So a few more years trickled by with clues to Mom’s deterioration popping up now and then. One evening, she told a bunch of us visiting that she’d decided when she came to a stoplight, if no one was coming, she’d look carefully (carefully, remember!!) and drive through the intersection. The specific one she mentioned was next to the police station. “Mom!” I cried. “You will get a ticket at minimum and your license revoked because of your age! Stop it.” She was rather mad at me; I chalked it up to her being different from me in life view, but in retrospect, and knowing now that failure of judgement is one of the hallmarks of dementia, I can see it was an indicator that she was headed downhill.
Then my sister discovered that Mom’s pills were mixed together, and thus she was not taking her meds properly. I had heard of a system to have a machine that was an automatic pill dispenser at the right time with the right pills, PLUS it would loudly announce that it was pill time. Again, Mom was disgusted and angry that we decided to subscribe to the service, but by then my sister and I were convinced she needed help. It turned out that the pill machine was helpful, but required some significant time to load the machine properly. I’m a tad absent-minded, and my attention drifts pretty readily, so I had to focus intently to get it right, and even then I worried that I’d make a mistake. My parents also got the service where they could push a button on a wrist or chain around the neck and get help. My father was very happy to have the magic button, but Mom was not, and wouldn’t wear the alarm.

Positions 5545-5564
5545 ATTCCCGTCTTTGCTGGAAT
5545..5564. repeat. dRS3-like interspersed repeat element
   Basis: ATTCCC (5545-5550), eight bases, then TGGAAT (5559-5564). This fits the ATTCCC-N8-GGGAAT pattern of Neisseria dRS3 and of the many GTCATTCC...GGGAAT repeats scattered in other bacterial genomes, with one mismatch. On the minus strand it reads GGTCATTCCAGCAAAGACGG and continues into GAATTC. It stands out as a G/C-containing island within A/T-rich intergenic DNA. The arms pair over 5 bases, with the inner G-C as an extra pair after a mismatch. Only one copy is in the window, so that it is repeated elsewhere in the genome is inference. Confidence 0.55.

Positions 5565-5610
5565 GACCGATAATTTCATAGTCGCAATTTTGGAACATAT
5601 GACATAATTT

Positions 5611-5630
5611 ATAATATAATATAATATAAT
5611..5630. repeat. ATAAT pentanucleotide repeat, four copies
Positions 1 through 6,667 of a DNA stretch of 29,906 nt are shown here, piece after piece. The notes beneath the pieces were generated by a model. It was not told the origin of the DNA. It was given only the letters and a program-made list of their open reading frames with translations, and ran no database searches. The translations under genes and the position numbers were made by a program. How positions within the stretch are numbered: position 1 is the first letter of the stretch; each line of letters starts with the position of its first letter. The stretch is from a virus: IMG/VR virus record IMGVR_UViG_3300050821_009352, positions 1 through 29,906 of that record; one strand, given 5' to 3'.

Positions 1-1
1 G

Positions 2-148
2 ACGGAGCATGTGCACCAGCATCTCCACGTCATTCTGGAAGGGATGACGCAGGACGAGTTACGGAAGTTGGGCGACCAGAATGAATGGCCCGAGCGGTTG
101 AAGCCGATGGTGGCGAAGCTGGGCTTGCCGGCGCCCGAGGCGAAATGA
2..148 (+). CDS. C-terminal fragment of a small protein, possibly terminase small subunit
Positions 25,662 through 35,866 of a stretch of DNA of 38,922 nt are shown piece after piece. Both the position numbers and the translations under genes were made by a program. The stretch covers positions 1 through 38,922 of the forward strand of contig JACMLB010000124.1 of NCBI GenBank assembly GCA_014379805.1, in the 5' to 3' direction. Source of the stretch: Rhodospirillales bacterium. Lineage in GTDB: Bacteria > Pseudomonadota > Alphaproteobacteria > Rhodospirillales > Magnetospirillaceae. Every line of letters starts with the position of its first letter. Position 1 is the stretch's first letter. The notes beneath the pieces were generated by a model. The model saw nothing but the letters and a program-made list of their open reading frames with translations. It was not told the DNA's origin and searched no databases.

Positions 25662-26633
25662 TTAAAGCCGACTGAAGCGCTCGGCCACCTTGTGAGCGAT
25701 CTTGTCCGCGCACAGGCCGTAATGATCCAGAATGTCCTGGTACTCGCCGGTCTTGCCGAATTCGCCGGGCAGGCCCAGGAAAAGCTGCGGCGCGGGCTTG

Added to all this was my mother’s urgent bladder syndrome; she had become almost trapped in the house because she would need to pee so suddenly and had to be able to rush to the bathroom frequently. We tried some medication, which helped a little, but not enough. Mom figured out what to do without telling us: she stopped drinking much, which meant she didn’t have to go to the bathroom very often! Hurray! She was so pleased with her solution. We discovered, however– after she became immobilized with exhaustion, and had heart tests and blood pressure tests–that she was dehydrated, and a symptom of dehydration is exhaustion. So we started the battle of getting Mom to drink enough fluids to have any energy. If she drank enough, she wet her pants, so we moved to pads, and then “briefs” in place of underwear to keep her clean. If she didn’t drink enough, she felt nauseated, dizzy and exhausted. But she didn’t want to drink. Round and round we went with this issue, and no good solution apparent. Trying to deal with her needs was becoming a huge challenge, especially with her fighting us every step of the way. Mom fought getting older in every way she could, but it was catching up to her, and we watched with frustration and grief as she continued to lose the battles, and before long, the war.